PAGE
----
October 9, 2012


This Review Originally Ran on Comics Bulletin

The horrors of war compounded by the horrors of insanity, the fragile promise of family ripped apart by a larger conflict, the struggle for life amongst so much death, the creative sensibility battered by an overwhelming destructive force, such is the stuff of Behind the Crooked Cross, the latest comic from Australian creator Frank Candiloro. This book takes Candiloro’s usual fascination with the horror comic genre to a whole new level, mixing it with profound tragedy and simple heartbreak.

Behind the Crooked Cross is, for all intents and purposes, a World War II story. Set in Poland in 1942, it follows the story of a Polish artist named Matylda who values, above all else, the community and comfort, the love and the nurturing, that the concept of family provides.  But in Behind the Crooked Cross these familial bonds are broken time and time again by death, to the point where it is eventually death itself that becomes family, and it is in its final embrace that Matylda is at last able to find a complete and lasting solace.

To this point, Candiloro quotes Hermann Hesse in the back of this book: “The call of death is a call of love. Death can be sweet if we answer it in the affirmative, if we accept it as one of the great eternal forms of life and transformation.”  In a world torn apart by war, by genocide, and by chaos, all that is left to welcome is death.  Still, though, every death in this book is the result of savagery and only the insane are able to embrace it. There is nothing glorious in these deaths. This is our human failing.

Candiloro explores his themes as thickly as he spreads the black ink on his pages.  These could be German Expressionist woodcuts.  Strong images. Highly defined. Bold opaque lines. This is a horror comic and Candiloro’s art only add to that sensibility. His blocky and angular style layers the levels of despair and disassociation simply, perfectly. The audience struggles to connect to Matylda as Candiloro’s rendering keeps her at bay. As the story unfolds, though, the lines and the shading and the bold panel delineations combine in a complex way to bring about the universality of the subject. By abstracting, by using a more primal, almost Aboriginal art style, Candiloro brings the audience into the mix. Through this, the viewer is forced to participate actively in creating meaning from their previous experience, and Candiloro uses this to his advantage to build the emotional impact of the horror his story unfolds.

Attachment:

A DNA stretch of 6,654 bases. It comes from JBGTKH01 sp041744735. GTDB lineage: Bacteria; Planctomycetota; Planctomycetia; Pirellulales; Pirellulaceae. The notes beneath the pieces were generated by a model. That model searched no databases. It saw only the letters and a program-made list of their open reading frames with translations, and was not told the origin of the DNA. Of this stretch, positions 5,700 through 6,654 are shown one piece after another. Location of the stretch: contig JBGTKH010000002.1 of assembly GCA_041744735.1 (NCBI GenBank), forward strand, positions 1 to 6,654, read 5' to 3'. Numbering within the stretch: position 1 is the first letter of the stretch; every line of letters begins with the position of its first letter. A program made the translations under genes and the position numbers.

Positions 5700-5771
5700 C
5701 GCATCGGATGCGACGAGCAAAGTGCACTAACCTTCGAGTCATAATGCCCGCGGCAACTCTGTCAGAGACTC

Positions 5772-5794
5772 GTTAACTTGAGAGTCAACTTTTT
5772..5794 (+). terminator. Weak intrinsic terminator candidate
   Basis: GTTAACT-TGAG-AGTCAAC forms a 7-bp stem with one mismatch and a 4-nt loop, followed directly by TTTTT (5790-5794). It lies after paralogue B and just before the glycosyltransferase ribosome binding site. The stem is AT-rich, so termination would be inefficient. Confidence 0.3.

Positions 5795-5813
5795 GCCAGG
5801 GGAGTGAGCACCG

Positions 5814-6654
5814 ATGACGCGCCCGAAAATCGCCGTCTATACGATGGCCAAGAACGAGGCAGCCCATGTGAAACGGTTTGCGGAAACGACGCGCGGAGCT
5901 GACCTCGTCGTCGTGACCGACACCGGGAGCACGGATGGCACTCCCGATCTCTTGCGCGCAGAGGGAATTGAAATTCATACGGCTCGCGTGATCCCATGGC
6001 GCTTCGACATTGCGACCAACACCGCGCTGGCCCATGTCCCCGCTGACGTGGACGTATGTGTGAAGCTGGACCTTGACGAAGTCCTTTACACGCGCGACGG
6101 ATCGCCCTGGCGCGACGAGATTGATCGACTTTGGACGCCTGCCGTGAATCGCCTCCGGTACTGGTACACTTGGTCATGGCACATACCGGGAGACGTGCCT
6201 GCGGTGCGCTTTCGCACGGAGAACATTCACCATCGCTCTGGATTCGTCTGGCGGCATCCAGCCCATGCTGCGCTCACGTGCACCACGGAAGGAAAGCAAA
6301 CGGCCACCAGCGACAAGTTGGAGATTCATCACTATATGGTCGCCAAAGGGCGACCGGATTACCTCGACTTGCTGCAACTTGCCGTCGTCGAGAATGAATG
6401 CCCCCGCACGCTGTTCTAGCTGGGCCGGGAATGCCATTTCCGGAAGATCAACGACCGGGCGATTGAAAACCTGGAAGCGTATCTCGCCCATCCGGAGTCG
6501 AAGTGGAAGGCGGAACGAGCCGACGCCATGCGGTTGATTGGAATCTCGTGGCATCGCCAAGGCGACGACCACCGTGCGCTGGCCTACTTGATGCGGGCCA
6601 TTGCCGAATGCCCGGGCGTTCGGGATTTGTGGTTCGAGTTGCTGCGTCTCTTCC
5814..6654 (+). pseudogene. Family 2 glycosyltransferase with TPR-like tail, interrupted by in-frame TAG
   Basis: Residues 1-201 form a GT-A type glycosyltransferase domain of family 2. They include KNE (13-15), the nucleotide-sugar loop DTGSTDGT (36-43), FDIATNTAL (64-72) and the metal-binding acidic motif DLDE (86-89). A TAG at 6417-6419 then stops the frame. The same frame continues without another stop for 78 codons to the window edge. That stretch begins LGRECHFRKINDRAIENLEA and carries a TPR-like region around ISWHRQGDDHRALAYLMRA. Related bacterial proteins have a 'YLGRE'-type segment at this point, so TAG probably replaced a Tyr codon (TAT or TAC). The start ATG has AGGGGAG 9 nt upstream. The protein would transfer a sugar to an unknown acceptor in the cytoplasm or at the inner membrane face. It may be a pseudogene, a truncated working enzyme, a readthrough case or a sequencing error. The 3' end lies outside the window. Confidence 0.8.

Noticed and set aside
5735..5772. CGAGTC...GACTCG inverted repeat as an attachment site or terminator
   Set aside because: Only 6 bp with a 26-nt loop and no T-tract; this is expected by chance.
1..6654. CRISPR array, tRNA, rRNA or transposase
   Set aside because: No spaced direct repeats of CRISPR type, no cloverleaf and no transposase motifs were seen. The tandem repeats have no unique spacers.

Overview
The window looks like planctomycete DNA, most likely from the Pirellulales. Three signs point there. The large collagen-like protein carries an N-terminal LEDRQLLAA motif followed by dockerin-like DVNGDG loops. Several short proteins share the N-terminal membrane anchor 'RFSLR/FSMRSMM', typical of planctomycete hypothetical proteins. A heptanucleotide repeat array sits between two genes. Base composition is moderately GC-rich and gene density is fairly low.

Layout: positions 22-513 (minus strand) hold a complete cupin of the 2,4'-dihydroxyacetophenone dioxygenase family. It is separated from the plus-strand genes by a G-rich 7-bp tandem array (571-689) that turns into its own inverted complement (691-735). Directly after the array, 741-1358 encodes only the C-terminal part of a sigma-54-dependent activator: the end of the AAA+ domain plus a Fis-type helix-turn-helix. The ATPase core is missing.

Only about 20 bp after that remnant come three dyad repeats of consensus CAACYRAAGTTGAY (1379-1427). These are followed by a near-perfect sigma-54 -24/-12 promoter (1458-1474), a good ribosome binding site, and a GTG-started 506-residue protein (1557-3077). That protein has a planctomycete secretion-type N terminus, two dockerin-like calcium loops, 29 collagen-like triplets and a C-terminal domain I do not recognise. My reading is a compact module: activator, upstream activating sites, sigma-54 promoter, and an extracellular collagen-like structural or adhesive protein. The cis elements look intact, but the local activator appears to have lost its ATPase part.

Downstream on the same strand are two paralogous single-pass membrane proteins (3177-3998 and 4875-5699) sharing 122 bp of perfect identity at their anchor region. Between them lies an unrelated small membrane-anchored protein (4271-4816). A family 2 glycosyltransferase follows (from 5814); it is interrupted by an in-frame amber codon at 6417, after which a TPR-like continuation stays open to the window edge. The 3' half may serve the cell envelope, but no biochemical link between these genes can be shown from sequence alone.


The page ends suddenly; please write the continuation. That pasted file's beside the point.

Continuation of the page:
And this story is horrific. Each page brings about a new atrocity, a new repugnance. As much a commentary on Nazi atrocities as it is a polemic on the fragility of the creative spirit, ultimately in Behind the Crooked Cross Candiloro sees the individual as constantly searching for connections to bring him or her a sense of belonging, as much as engendering a sense of self. There is a circuitous nature to his story, and within that structure is perhaps his greatest commentary: an expression of faith that in the future the crooked cross can be straightened and, in that, we move forward out of the horror and into ourselves.

Behind the Crooked Cross is available for purchase from Frank Candiloro’s website.

Daniel Elkin wishes there were more opportunities in his day to day to wear brown corduroy and hang out in lobbies. He has been known to talk animatedly about extended metaphors featuring pig’s heads on sticks over on that Twitter (@DanielElkin). He is Your Chicken Enemy

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